According to a U Michigan prof:
Our observations to date push us in the direction of entertaining the existence of an Ur-theory of nature. Consider the fact that a left-handed electron has an electric charge of -1 under the electromagnetic force, a charge of 2 (a ‘spin charge’) under the weak gauge force, and a charge of 0 under the strong force. At the same time, the right-handed down quark has an electric charge of -1/3, a weak force charge of 0, and a strong force charge of 3 (a ‘3-dimensional unitary group charge’, though the mathematical details don’t need to be understood here). So, between these two particles, we have charges of 0, -1/3, -1, 2 and 3, etc for the different forces arranged in a particular manner. It’s a motley crew of jumbled-up numbers, which doesn’t seem to have much rhyme or reason to it. However, a school of mathematics known as group theory tells us that this is exactly the collection of charges that are needed to form a new grand unified particle: let’s call it P, which can be represented as P=(left-handed electron, left-handed neutrino, right-handed down quark).
Likewise, we can analyse more particles in the Standard Model, such as right-handed electrons, right-handed up quarks and left-handed up and down quarks. After many measurements, we find another set of willy-nilly values for the charges they display under all three gauge forces. But upon closer inspection using group theory mathematics, we find that those numbers also magically fit exactly into a single grand unified particle: W=(right-handed electron, left-handed down quark, right-handed and left-handed up quarks). It’s as though 10 very raggedy puzzle pieces scattered on the floor were pieced together to make a perfect circle.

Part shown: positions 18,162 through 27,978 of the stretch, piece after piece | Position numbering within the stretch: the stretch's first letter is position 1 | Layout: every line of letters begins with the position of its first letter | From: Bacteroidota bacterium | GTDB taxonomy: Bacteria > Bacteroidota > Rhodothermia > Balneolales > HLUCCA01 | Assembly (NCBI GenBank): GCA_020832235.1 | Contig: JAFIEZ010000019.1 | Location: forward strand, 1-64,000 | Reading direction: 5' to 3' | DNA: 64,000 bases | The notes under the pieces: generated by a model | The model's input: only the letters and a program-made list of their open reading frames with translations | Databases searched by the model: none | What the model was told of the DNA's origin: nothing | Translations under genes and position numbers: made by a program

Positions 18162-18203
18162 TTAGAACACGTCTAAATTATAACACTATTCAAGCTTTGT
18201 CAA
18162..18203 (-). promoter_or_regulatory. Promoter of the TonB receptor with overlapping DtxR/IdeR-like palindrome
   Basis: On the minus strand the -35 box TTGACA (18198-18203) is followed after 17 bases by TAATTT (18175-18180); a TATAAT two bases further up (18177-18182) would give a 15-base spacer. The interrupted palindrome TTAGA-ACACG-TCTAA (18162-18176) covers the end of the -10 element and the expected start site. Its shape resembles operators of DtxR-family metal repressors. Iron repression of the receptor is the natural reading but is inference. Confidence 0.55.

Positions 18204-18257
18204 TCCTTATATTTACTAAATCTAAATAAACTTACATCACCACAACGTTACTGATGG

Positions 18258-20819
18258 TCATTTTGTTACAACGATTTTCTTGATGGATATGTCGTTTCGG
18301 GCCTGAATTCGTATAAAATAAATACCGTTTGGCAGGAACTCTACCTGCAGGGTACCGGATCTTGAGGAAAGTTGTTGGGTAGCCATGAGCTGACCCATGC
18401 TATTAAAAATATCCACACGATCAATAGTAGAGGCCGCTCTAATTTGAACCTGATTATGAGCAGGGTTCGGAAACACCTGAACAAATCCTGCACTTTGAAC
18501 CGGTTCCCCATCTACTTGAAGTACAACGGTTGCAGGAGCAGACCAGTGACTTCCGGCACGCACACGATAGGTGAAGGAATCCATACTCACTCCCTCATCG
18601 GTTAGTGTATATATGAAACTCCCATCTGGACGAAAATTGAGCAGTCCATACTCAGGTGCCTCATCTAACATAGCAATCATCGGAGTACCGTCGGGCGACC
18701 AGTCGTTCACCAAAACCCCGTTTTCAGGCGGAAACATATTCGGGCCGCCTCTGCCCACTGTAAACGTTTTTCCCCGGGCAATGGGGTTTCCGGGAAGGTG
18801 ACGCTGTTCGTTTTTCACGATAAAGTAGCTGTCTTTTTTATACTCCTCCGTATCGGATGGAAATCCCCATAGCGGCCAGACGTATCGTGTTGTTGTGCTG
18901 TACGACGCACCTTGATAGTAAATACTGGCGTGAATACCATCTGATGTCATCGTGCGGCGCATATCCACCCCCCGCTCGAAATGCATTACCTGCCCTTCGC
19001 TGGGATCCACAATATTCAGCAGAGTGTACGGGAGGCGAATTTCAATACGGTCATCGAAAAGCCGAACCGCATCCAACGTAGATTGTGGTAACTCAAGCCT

It didn’t have to be this way. The charges of the elementary particles in our Universe could have been such that there was no way to unify any two or more of them into a single unified particle. It’s the combination of observational data and mathematics that offers us strong hints that the charges for elementary particles in the standard model aren’t arbitrary, but rather arise by virtue of being embedded into a grand unified theory framework.James Wells, “Unified Universe” at Aeon
Well, isn’t that an argument for God? Join the line.
But others say, the idea of such a theory is discredited.
See also: Columbia University mathematician Peter Woit offers a shrewd assessment of Stephen Hawking and pop physicsHawking was looking for a unified theory and Woit thinks the idea is pretty much discredited now: “We now live in an environment where the idea that there may be a deeper, more unified theory has become completely discredited, through the efforts of many, with Hawking playing an unfortunate part.”